How to Go From Two Incomes to One

Are you planning on taking some time off from work to raise a family — or has your spouse recently lost their job? Living on one income can be challenging, but it doesn't have to spell financial disaster. Consider the following ways to reduce the stress of a household income transition.

1. Plan a Trial Run

If possible, try giving a one-income lifestyle a trial run for at least a couple of months before making any sudden changes to your household. Act like the second income doesn't exist. This will help you determine if a one-income lifestyle is attainable, prepare you for any challenges ahead, and help you build up your savings in the meantime before transitioning to one income.

2. Make a Budget

If you aren't sure of how much you'll need to meet your monthly expenses on one income, then use a stay-at-home calculator for an accurate estimate. Once you understand your monthly needs, work on creating a budget and sticking to it.

Your budget should factor for fixed expenses like rent, car payments, utilities, health and life insurance, credit cards and loan payments, cable and cell phone bills, taxes, and necessities like groceries. But you should also account for variable expenses, like eating out and entertainment, subscriptions, and other expenses that you can more easily limit.

You may need to get aggressive in cutting some of these expenses, like canceling your gym membership or visiting the salon less often. And make sure you aren't living beyond your means when it comes to your rent or mortgage and car payments.

3. Build Up a Savings Cushion

Building a savings cushion becomes doubly important now that your household will be subsisting on a single income. The average family should save a minimum of three to six months' worth of expenses — and ideally up to a year's worth, if possible. While you're at it, create a contingency plan to help manage any further changes in income, unexpected expenses, or other financial emergencies.

4. Pay Off Debt

One-income households are less able to handle debt, so try to reduce what you owe as much as possible before transitioning to once earnings stream. Eliminate credit card debt and pay down as much as possible early on, and by all means, try not to add any further debt to your plate so that you don't increase your monthly expenses.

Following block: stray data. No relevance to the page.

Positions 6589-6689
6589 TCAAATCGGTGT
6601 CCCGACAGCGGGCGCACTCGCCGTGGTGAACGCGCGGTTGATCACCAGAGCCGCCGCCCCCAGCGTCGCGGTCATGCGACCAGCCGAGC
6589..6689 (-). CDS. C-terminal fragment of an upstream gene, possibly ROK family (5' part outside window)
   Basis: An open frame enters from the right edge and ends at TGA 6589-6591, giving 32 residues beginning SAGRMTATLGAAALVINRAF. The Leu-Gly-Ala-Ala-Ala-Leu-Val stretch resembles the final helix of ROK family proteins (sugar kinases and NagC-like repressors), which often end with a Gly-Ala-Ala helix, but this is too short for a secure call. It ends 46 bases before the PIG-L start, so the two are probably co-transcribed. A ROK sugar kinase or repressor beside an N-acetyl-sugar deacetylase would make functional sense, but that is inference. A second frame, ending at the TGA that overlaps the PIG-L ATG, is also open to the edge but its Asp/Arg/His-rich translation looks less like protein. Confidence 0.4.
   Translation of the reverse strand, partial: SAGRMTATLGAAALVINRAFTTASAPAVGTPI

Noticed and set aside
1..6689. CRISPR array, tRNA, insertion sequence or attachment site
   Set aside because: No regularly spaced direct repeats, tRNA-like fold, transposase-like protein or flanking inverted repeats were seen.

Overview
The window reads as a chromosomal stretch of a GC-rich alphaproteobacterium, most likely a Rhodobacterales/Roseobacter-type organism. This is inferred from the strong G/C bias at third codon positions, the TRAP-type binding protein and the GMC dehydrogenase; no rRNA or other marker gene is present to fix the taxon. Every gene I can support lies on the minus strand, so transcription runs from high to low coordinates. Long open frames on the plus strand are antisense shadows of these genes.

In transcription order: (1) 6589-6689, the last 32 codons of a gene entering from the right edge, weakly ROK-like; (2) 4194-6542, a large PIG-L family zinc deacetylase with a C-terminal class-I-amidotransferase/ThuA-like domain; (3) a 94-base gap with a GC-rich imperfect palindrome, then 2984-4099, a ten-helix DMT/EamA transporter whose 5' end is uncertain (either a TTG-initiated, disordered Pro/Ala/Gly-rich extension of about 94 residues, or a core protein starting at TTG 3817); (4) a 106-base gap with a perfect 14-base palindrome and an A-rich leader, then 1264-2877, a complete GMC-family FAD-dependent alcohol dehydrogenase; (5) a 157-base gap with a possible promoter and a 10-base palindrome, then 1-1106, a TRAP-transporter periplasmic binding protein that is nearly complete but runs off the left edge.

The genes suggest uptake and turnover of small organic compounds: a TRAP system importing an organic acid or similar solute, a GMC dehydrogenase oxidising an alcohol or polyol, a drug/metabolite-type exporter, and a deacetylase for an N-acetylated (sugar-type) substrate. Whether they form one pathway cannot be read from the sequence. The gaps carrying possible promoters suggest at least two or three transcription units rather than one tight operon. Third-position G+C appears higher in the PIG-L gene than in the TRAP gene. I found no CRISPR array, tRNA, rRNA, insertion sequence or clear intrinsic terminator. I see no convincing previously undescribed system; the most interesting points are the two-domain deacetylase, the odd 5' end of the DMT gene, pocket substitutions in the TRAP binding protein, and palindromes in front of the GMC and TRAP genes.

5. Strive to Save More Every Month

A lower household income means it's even more important to do all you can to save money wherever possible. Some easy tips for cutting monthly expenses include:

  • Shop sales and use coupons, whenever and wherever possible.
  • Limit dining out. When you do dine out, look for deals from sites like Ebates and, so you can save money at all your favorite restaurants.
  • Take advantage of free activities with your family. Plan free date nights and family outings together.
  • Host swaps with your friends and family. You can swap food, clothes, books, or toys. You can clear clutter out of your home and receive items that feel like new from your friends and family.
  • Take advantage of personal finance apps to stay on track and receive alerts when you risk going over budget.

Living on One Income — Even When You Don't Need To

The steps outlined above are wonderful for households downsizing their income, but they work just as well in a two-earner household. In fact, living on a single income and saving the other is an excellent way to strengthen your finances quickly. And if you do find yourself needing to live on one income, you'll be better prepared — financially and psychologically.

What are your tips for going down to one income? Please share your thoughts in the comments!

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Living on one income can be challenging, but it doesn't have to spell financial disaster. Consider the following ways to reduce the stress of a household income transition. | #personalfinance #moneytips #moneymatters

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Guest's picture

Retirement is when I'll lose my W2 income to live on my passive 1099 income alone. I've always spent far less than I earned, so I won't have to cut back at all on my living expenses. Instead, where I plan to make changes is in the composition of my investment portfolio. Up to now I've avoided limited partnerships, stocks that pay non-qualified dividends, and non-municipal bonds. Dropping my W2 income puts me in a lower tax bracket so I'll trade into these higher yielding issues, and I'll be gradually Rothifying my 401k in order to reduce my tax burden on forthcoming RMDs. So hopefully if I play my cards right, the only expense I'll cut back on is income tax payments!